Etymology
Advertisement
clothing (n.)

c. 1200, "action of dressing in clothes," verbal noun from clothe. From late 13c. as "clothes collectively, raiment, apparel;" 1590s as an adjective.

Related entries & more 
Advertisement
clothe (v.)

"to put on garments; provide with clothing," Old English claðian, from claþ (see cloth). Related: Clothed, clothing. Other Old English words for this were scrydan and gewædian. Figurative sense "cover as with clothing" is from c. 1300.

Related entries & more 
undress (v.)
1590s, "to shed one's clothing," from un- (2) "opposite of" + dress (v.). Transitive sense of "to strip off (someone's) clothing" is recorded from 1610s. Related: Undressed; undressing.
Related entries & more 
raiment (n.)

c. 1400, "clothes, an article of clothing, vesture" (archaic), shortening of arayment "clothing" (late 14c.), from Anglo-French araiement, from Old French areement, from areer "to array" (see array (v.)).

Related entries & more 
accoutrement (n.)

usually plural, accoutrements, "personal clothing and equipment," 1540s, from French accoustrement (Modern French accoutrement), from accoustrer, from Old French acostrer "arrange, dispose, put on (clothing)," probably originally "sew up" (see accouter).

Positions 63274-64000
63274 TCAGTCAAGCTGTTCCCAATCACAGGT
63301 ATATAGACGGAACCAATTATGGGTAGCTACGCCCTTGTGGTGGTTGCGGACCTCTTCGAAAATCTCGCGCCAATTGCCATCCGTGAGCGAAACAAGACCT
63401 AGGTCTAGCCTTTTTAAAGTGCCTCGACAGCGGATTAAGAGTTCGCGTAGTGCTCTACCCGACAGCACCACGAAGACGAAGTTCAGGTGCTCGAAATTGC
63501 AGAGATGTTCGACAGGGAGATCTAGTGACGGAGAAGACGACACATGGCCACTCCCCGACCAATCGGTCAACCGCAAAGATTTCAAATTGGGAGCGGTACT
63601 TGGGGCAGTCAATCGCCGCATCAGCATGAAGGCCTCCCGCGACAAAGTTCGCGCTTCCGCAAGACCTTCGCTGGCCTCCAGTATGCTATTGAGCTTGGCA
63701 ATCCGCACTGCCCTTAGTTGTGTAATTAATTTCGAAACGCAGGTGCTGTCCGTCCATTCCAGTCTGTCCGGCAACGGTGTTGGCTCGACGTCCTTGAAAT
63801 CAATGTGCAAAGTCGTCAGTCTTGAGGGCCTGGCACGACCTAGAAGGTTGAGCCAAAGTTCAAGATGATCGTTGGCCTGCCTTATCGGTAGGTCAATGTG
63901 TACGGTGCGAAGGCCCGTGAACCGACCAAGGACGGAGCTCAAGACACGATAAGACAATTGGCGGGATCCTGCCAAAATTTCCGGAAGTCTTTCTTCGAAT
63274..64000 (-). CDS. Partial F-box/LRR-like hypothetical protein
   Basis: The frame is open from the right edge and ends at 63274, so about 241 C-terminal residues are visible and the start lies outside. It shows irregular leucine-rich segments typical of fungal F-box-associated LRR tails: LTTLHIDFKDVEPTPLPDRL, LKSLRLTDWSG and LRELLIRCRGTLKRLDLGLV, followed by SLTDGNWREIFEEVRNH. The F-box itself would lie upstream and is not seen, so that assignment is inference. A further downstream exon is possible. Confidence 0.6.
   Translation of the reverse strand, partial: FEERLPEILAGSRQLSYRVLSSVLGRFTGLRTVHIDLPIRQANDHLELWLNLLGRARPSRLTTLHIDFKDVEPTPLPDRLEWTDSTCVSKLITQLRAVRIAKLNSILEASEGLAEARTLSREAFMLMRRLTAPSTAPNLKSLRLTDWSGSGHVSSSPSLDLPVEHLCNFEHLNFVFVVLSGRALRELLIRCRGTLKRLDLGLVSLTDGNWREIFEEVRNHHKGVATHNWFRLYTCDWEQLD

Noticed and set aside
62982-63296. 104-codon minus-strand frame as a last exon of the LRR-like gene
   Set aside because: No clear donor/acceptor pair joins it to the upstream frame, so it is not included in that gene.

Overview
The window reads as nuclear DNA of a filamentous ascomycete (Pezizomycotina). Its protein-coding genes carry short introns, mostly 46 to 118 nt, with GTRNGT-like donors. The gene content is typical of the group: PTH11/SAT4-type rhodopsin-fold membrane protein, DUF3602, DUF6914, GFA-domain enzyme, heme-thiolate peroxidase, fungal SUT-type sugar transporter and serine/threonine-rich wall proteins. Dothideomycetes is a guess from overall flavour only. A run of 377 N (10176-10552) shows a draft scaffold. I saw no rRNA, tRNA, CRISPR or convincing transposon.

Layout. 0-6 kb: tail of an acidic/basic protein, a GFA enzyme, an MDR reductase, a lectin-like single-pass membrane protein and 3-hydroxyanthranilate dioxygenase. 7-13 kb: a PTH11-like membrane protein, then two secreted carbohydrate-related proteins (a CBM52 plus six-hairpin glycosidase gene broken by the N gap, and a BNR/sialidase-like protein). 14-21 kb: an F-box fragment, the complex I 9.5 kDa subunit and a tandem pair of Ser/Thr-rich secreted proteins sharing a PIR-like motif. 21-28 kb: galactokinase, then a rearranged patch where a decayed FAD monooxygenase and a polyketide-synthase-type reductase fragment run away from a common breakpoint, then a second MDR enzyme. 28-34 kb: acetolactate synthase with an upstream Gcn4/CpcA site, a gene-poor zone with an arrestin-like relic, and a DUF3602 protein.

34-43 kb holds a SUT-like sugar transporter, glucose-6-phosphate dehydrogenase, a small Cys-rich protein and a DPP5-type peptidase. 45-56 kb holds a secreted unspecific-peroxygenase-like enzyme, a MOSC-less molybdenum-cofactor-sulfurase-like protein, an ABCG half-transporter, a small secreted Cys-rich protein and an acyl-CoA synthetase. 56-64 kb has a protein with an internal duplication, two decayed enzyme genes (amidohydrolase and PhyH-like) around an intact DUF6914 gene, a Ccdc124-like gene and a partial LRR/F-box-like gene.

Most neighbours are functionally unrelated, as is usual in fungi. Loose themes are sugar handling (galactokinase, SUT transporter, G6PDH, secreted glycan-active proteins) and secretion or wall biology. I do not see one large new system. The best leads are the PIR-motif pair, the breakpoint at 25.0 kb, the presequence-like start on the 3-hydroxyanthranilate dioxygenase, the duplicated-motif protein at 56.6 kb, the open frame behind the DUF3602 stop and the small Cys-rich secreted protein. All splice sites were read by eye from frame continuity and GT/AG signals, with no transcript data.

Related entries & more 
Advertisement
liveried (adj.)
1630s, from livery (n.) in the sense "distinctive clothing given to servants."
Related entries & more 
understated (adj.)
1939, of clothing, fashions, writing, etc., figurative use of the past participle of understate (v.).
Related entries & more 
vesture (n.)
late 14c., "garments, clothes worn by a person at one time," from Anglo-French and Old French vesture, vesteure "dress, clothes, clothing," from Vulgar Latin *vestitura "vestments, clothing," from Latin vestivus, past participle of vestire "to clothe," from PIE *wes- (4) "to clothe" (see wear (v.)).
Related entries & more 
skin-tight (adj.)
"fitting like skin," 1885, originally of men's clothing, from skin (n.) + tight (adj.).
Related entries & more 
fatigues (n.)
1776, "extra duties of a soldier," from fatigue (n.). As a military clothing outfit, from 1836, short for fatigue dress (1833); fatigue cap is from 1824.
Related entries & more